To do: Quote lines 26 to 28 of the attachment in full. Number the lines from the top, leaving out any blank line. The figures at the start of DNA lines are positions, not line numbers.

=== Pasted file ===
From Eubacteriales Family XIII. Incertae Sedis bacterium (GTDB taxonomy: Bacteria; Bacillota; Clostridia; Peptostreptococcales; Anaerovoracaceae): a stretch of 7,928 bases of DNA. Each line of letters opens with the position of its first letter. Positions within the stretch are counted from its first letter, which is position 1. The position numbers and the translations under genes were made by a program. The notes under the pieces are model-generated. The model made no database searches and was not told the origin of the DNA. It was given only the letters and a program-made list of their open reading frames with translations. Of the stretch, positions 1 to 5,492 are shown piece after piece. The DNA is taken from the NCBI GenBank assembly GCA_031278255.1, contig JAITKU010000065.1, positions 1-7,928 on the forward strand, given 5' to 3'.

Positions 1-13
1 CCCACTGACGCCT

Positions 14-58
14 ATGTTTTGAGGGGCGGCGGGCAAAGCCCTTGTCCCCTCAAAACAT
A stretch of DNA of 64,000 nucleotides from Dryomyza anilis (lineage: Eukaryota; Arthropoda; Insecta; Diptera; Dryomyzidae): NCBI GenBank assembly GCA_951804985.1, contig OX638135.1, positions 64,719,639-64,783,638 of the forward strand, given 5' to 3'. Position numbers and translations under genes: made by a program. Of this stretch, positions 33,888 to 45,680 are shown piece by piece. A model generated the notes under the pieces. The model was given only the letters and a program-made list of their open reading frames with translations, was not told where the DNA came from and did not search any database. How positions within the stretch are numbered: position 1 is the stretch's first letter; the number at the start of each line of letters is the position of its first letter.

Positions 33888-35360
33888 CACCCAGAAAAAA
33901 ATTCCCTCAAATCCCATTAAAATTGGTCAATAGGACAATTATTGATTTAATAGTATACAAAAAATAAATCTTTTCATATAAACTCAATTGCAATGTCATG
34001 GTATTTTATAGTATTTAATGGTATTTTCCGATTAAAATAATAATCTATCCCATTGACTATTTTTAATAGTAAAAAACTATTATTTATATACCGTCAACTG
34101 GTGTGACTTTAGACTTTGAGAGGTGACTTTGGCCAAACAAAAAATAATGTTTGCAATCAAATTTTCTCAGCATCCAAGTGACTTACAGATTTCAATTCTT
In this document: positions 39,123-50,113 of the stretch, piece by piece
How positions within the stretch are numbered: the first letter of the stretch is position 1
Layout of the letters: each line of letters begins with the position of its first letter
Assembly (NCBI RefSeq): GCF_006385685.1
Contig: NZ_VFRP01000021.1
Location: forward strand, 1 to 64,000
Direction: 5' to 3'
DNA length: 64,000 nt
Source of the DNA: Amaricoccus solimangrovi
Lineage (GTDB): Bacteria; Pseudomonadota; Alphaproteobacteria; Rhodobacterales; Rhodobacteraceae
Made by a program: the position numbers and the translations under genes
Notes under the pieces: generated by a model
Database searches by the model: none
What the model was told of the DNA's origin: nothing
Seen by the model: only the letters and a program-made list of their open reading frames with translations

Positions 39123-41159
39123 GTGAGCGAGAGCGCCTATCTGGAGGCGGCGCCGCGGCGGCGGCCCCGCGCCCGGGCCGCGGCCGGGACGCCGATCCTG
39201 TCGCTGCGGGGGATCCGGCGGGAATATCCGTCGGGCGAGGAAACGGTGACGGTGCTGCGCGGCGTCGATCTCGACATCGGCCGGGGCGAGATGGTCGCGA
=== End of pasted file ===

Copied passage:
Seen by the model: only the letters and a program-made list of their open reading frames with translations

Positions 39123-41159
39123 GTGAGCGAGAGCGCCTATCTGGAGGCGGCGCCGCGGCGGCGGCCCCGCGCCCGGGCCGCGGCCGGGACGCCGATCCTG